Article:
This was my first visit to Bryher and I can only echo what everyone else says - it's a bloody picturesque island that still looked great despite the bouts of early afternoon drizzle. The heron, on the other hand, didn't look so thrilled about life but soon perked up as the rain abated. A typically imposing individual with long snaky neck, the neck and underparts were washed with a rustiness not normally seen in Grey Heron. The thighs were quite a bit paler but tinged rufous on close views, while the neck and upperparts were a mix of dark greys and blues, and the crown obviously dark. A couple of shots below, more on my Flickr pages:
After almost an hour in its company half-a-dozen of us decided to charter the Falcon over to nearby Tresco to try the wintering American Black Duck. Tresco is another island that I'd not previously visited before and, like Bryher, is really very pleasant. There were a bunch of hirundines over Great Pool and it really looked ripe for a Red-rumped Swallow, but alas it was not to be. A 15-minute yomp round to Abbey Pool produced the Black Duck right away, showing near to one of the close islands and loosely associating with a couple of Mallards. It soon powered off towards the centre of the lake at the sight of a group of over-excited NGBers (for some of whom it was a tick) and with time at a premium, we bid farewell to this most glorious of dabblers and headed back to the quay.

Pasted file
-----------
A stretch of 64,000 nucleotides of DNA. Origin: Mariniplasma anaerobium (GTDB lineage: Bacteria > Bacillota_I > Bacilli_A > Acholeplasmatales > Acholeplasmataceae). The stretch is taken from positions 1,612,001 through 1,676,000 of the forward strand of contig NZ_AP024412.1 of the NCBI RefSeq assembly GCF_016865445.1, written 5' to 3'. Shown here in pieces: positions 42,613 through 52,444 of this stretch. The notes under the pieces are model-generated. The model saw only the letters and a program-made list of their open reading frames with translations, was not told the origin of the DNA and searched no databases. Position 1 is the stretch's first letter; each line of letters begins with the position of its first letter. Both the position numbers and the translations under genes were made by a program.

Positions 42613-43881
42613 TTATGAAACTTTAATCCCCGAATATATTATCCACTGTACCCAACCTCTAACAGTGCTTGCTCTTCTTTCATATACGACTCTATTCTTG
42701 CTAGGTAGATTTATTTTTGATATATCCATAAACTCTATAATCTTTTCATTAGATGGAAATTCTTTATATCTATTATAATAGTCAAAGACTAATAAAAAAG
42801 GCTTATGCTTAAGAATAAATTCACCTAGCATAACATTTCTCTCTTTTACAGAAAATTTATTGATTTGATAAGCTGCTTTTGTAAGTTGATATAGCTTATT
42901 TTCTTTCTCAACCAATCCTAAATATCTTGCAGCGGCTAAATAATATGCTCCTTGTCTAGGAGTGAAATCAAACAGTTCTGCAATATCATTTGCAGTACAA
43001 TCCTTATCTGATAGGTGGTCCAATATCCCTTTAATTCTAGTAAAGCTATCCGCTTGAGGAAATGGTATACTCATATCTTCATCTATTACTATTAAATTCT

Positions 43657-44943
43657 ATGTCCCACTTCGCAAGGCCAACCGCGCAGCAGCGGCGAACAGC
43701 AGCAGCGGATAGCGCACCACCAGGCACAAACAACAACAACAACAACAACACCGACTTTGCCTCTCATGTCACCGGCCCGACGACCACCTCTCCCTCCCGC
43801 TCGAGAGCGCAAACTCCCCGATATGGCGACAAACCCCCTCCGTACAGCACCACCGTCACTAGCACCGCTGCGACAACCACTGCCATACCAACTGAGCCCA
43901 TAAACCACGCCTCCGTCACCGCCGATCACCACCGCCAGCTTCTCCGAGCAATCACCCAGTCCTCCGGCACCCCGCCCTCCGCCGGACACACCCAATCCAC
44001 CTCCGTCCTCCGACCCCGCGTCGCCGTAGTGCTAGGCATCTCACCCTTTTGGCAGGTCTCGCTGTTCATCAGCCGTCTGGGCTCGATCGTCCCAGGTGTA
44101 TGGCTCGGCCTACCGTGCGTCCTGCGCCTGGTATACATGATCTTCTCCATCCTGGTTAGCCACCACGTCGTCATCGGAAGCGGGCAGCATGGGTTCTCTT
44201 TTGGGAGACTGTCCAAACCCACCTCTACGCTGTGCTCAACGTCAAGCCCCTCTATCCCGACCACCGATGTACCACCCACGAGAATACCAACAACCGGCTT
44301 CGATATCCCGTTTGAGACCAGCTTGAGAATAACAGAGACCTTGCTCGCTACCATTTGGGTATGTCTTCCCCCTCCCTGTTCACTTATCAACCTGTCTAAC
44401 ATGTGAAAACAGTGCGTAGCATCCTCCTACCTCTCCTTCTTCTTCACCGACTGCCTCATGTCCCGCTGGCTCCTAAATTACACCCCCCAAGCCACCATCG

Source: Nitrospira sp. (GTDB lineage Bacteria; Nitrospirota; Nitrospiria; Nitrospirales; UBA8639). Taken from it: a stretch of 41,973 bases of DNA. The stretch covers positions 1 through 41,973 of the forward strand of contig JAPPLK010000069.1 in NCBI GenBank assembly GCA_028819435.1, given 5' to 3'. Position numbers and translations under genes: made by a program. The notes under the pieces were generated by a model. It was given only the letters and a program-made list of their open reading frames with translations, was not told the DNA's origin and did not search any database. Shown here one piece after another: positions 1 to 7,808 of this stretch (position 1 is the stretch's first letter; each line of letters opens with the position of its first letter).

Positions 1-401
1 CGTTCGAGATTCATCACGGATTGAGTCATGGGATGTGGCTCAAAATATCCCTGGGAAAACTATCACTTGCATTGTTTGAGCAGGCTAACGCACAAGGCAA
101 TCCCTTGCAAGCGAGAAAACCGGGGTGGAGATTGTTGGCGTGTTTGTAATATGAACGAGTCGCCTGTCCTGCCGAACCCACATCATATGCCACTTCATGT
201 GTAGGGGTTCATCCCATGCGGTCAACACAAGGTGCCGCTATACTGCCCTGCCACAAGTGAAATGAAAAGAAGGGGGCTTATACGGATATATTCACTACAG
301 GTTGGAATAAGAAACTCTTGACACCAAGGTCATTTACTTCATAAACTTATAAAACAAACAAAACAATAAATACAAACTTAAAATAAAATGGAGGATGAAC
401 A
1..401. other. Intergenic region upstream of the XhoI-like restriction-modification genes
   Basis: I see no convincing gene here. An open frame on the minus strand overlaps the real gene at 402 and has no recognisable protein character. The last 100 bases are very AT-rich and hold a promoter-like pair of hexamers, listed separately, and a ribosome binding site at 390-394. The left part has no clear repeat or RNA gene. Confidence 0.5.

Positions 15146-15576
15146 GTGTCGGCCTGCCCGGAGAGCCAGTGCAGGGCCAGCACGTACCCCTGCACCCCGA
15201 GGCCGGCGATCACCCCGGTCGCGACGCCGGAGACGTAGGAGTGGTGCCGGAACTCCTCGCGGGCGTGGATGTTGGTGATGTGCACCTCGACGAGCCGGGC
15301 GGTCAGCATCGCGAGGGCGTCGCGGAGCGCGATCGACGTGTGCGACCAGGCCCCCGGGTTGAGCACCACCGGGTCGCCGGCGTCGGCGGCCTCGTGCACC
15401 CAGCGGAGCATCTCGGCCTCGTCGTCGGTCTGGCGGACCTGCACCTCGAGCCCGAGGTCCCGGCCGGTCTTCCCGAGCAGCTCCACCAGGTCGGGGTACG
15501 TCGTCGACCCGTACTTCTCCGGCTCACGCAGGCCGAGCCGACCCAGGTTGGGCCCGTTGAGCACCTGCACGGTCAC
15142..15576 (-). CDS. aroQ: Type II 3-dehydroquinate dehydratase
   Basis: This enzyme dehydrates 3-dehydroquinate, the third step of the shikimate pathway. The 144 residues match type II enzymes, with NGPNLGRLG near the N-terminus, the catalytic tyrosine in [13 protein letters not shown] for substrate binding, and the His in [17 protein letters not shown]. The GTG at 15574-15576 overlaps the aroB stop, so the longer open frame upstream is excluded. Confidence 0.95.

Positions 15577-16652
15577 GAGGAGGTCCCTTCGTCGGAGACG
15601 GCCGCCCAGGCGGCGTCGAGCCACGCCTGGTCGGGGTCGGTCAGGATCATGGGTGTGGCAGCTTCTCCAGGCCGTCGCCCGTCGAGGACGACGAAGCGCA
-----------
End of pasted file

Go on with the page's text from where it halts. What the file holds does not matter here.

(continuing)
Rather than slog around St Mary's for the final 45 minutes we retreated to the Mermaid for a celebratory pint before boarding on the Scillonian. It always impresses me how much you can fit in to these day trips to Scilly, and indeed see with a slice of luck. The crossing back produced a Basking Shark off the Cornish coast between St Levan and Mousehole and, bar a stop to dip the Hayle Ring-billed Gull, our next port of call was fish and chips in Indian Queens.